THE NAMELESS calls for more than a strike.  He claims social justice can only be won by violent Revolution. Eventually even THE WOMAN is partially persuaded.

FOURTH PICTURE (Dream Picture). “Indicated: Prison yard surrounded by high walls.
                                   Night.  In the middle of the prison yard on the ground, a lantern
                                   which weeps a faint light.”
                                   From the corners of the courtyard WORKER-GUARDS appear.

The guards sing and suddenly THE NAMELESS quietly appears and stands beside the lantern. The guards dance as THE NAMELESS plays a concertina. THE CONDEMNED MAN, with a rope around his neck appears. More Condemned Men continue to join this dance of death. The scene grows to include HUSBAND. As everyone is converted to the thinking of the masses, THE WOMAN continues to maintain “Only Man counts.”

FIFTH PICTURE. Indicated: THE HALL. At long table THE WOMAN sits left.
                               THE NAMELESS sits right. WORKER-GUARDS at doors.
                               MEN and WOMEN WORKERS huddle at tables.

                                             SOLDIERS ARRIVE TO ARREST LEADER

OTHER WORKERS bring reports about the fighting that is taking place in the streets.  The MASSES are losing the battle. The Hall is suddenly surrounded by SOLDIERS. When they enter the hall, THE WOMAN is identified as leader and she is shackled.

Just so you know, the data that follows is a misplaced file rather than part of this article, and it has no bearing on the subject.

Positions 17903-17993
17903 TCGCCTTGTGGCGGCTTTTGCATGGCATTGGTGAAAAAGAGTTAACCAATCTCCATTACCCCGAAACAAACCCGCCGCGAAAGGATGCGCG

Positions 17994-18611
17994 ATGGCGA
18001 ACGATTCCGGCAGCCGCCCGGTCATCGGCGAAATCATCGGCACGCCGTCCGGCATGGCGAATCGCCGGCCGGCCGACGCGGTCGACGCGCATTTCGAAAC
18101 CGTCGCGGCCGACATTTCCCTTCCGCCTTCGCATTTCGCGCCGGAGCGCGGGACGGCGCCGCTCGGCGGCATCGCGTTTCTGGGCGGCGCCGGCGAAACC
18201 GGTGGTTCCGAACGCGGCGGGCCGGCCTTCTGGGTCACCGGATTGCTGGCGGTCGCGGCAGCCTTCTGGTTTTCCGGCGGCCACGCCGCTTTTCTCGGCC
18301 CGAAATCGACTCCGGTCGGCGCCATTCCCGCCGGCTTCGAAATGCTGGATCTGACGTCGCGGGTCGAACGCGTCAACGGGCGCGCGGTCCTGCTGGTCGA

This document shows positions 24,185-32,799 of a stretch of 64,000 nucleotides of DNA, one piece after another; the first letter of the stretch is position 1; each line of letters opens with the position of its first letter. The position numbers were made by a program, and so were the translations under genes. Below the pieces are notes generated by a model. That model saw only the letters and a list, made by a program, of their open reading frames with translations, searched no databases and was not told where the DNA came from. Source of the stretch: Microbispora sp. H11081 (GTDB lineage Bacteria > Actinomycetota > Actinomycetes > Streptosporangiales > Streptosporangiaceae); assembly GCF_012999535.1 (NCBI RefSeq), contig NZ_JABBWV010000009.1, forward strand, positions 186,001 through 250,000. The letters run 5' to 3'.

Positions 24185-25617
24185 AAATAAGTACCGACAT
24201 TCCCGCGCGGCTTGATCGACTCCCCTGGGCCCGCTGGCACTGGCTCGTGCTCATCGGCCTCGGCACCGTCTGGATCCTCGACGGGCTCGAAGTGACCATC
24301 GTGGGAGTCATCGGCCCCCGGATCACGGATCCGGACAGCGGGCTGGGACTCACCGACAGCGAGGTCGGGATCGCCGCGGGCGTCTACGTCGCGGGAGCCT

SIXTH PICTURE (Dream Picture). “Boundless space. In its core, a cage, lit by
                               a flickering shaft of light. Inside crouching down, THE
                               SHACKLED PRISONER (face of THE WOMAN).
                               Next to the cage, THE COMPANION in the figure
                               of THE WARDER.”

THE SHACKLED PRISONER is taunted by SHADOWS and BANKERS until he declares his guilt. The SHACKLED is freed by the WARDER, who declares “You are healed.”

                                               Beginning moments of PICTURE 6

PICTURE SEVEN. Prison Cell.  THE WOMAN sits at table.